IWM Blog

  • Projection of a man lying on a floor
    Photo Bartosz Górka

    Finding an artist for the IWM 14-18 NOW Legacy Fund

    In summer 2023, Imperial War Museums (IWM) worked with Art School Plus and The Brickworks Museum to offer an exciting commissioning opportunity to an early-career artist as part of the IWM 14-18 NOW Legacy Fund. The programme supports more than 20 cultural organisations from across the UK to commission ambitious new artworks inspired by the heritage of conflict, created by world-leading and emerging contemporary artists.
  • People walking around art exhibition
    Blog: Arts and Culture

    Behind the Bastion

    When the UK Armed Forces deploy overseas, they operate out of static locations known as operational bases. Historically and through to present day, troops on deployment personalise these spaces through a range of ‘placemaking’ activities, including displaying photos, creating murals, building furniture, and erecting signposts. Behind the Bastion engaged with veterans of the Iraq War and War in Afghanistan, currently based in the Lincolnshire area, to reflect on what ‘home’ means to them today and what it meant whilst deployed.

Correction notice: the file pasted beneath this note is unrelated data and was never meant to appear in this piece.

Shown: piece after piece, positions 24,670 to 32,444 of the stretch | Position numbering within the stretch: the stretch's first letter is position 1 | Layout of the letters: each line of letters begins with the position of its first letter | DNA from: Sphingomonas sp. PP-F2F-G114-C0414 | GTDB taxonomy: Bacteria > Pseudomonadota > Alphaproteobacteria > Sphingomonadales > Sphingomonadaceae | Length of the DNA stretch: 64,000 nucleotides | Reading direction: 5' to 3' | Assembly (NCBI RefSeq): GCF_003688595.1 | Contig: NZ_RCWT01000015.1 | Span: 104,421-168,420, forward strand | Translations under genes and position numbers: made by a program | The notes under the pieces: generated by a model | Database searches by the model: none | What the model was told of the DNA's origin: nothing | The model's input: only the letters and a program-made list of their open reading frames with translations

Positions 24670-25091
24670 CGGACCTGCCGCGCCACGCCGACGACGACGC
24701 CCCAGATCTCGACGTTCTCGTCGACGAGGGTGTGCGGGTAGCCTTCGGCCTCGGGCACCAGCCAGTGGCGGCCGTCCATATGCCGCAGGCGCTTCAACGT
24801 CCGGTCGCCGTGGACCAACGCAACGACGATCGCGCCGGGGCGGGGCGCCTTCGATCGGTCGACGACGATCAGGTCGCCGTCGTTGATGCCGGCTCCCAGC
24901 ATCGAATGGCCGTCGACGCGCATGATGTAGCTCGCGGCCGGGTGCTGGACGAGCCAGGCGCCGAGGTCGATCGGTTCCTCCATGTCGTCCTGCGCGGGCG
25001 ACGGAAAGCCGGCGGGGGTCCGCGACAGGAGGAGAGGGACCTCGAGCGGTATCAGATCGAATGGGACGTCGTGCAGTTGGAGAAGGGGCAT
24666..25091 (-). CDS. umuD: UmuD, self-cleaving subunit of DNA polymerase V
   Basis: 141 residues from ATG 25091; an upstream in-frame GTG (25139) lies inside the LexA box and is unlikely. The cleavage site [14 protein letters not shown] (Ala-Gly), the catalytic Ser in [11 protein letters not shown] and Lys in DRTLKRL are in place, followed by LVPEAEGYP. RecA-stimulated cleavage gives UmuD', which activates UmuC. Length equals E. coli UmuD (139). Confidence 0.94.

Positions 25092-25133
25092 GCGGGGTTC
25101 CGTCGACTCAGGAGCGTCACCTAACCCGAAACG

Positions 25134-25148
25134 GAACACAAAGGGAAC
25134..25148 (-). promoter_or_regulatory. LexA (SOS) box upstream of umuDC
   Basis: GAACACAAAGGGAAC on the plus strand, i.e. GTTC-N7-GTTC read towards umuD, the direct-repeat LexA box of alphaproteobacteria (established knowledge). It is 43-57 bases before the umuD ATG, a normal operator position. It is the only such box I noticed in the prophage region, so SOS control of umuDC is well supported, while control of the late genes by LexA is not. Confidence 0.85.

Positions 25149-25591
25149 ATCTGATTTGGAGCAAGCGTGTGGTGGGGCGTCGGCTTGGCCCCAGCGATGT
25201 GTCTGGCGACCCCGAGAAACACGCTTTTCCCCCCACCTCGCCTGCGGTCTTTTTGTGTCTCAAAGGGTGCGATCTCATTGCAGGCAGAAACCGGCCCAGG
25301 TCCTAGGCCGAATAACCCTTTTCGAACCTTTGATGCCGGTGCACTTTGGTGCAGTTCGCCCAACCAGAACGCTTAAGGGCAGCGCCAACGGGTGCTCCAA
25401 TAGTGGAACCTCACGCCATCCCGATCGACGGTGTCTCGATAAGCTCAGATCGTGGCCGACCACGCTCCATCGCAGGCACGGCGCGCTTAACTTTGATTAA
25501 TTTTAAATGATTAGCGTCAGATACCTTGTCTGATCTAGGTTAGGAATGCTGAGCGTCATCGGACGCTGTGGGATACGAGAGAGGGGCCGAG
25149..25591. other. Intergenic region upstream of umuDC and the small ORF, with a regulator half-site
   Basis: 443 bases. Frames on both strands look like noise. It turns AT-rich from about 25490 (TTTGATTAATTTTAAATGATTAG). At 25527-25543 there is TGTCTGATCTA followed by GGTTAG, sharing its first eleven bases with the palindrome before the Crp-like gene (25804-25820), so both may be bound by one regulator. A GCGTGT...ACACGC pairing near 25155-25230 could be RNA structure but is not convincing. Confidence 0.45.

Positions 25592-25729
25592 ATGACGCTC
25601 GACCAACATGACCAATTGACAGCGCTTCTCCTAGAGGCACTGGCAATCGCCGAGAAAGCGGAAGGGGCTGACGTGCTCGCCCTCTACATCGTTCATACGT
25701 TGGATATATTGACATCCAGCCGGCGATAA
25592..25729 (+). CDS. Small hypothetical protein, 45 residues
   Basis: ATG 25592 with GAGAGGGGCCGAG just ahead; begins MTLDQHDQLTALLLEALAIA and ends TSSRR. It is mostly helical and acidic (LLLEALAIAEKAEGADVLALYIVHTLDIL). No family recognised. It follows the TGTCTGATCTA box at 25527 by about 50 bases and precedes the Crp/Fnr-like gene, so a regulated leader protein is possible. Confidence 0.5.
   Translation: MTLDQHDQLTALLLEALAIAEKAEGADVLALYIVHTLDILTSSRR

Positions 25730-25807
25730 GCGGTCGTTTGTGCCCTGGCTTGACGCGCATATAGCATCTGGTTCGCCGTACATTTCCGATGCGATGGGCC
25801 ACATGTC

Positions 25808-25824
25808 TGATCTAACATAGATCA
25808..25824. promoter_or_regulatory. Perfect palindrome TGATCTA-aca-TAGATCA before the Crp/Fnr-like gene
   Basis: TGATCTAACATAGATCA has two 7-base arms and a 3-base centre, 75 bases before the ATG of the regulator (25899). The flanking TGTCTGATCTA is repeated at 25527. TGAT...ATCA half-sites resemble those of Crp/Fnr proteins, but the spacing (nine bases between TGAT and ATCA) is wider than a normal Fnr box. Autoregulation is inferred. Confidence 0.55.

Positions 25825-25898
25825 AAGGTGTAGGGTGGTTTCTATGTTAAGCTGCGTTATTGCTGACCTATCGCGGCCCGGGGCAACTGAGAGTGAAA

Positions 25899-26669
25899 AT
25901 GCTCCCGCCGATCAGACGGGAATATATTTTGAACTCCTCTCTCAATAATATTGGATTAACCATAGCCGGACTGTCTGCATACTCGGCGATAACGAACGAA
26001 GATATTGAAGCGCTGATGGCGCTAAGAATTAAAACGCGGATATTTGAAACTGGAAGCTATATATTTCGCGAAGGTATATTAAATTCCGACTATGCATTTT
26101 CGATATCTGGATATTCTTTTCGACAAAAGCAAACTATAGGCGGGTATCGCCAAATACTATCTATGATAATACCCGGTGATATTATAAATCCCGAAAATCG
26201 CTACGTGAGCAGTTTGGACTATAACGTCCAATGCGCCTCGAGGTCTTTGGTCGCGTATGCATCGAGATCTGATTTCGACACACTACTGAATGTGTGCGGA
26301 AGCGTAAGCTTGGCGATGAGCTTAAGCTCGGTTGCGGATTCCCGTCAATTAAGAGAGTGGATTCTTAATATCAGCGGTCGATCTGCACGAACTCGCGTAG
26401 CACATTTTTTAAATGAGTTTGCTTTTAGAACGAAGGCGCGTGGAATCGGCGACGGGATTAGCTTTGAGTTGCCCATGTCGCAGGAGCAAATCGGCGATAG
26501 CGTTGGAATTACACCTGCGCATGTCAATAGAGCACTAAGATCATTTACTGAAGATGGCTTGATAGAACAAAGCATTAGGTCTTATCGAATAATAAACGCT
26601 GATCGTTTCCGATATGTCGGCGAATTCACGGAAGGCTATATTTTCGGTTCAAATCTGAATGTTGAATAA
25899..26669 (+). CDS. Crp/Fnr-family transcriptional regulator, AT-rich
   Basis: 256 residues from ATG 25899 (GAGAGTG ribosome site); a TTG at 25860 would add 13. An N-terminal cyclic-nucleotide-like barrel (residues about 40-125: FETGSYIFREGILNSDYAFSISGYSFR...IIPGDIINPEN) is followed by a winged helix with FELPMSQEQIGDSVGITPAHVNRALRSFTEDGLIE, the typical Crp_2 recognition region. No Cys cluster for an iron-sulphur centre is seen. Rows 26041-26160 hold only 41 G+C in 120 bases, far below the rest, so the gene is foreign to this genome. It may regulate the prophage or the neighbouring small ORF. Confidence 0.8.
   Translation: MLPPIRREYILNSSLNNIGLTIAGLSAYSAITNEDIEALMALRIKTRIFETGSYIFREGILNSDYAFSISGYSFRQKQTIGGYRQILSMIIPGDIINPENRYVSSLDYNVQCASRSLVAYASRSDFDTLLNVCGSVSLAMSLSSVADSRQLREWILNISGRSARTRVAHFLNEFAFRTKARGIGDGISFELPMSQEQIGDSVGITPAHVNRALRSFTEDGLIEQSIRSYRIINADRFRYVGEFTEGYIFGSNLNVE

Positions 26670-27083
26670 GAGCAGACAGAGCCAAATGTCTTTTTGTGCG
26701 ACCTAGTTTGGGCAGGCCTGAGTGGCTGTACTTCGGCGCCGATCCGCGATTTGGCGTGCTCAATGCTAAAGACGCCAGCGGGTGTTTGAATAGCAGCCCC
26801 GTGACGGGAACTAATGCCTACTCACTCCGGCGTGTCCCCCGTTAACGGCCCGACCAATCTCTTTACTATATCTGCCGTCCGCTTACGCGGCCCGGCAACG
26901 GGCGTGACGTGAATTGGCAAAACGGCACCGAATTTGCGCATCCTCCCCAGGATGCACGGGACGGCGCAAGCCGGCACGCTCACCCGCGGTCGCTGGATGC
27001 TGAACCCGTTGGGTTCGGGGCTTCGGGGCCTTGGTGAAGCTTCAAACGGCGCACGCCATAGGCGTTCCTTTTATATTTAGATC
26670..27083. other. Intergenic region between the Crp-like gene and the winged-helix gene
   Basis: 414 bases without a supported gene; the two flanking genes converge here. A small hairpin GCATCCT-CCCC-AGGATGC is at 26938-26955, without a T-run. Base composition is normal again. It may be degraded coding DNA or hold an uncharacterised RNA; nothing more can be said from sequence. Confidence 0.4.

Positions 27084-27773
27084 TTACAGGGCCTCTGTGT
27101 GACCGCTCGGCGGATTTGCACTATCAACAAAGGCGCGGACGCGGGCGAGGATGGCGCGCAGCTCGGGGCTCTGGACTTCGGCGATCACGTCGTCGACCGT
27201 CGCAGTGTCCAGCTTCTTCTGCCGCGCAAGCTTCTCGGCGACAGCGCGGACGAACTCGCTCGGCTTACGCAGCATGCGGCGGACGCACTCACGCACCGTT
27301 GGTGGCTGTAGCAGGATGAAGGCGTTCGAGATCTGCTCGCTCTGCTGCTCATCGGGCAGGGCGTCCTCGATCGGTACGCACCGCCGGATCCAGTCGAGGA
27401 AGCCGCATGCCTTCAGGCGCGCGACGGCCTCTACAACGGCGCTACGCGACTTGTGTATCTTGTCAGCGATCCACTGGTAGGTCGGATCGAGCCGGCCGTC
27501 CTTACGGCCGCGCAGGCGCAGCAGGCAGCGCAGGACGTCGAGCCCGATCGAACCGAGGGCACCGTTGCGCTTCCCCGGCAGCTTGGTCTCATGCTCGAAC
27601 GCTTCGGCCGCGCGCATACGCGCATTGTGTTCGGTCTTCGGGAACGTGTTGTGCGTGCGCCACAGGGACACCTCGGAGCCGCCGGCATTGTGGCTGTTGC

• Projection of First World War soldiers, November 2022
    © University of Kent
    Blog: Arts and Culture

    Reflections on Walking with Ghosts

    This month, Walking with Ghosts returned to Folkestone Harbour Arm Station. The immersive outdoor artwork had a powerful impact on audiences last year when it premiered at the historic station where so many crossed to and from the battlefields during the First World War. In this blog post, Professor Helen Brooks from University of Kent reflects on the impact of this powerful commission, part of the IWM 14-18 NOW Legacy Fund programme.
  • A wall of black and white images of Second World War pilots
    © American Library
    Blog: Memorials

    Celebrating 60 years of the American Library

    2023 marks 60 years since the first Memorial Library dedicated to the 2nd Air Division of the 8TH Air Force of the United States Army Forces (USAAF) was opened in Norwich, Norfolk. Today the library retains the identity first envisaged for it – that of a living memorial, a place where there is a shrine to the dead and a daily exchange of American thoughts and ideals. In this blog post, Orla Kennelly of the American Library shares details on this unique memorial and library.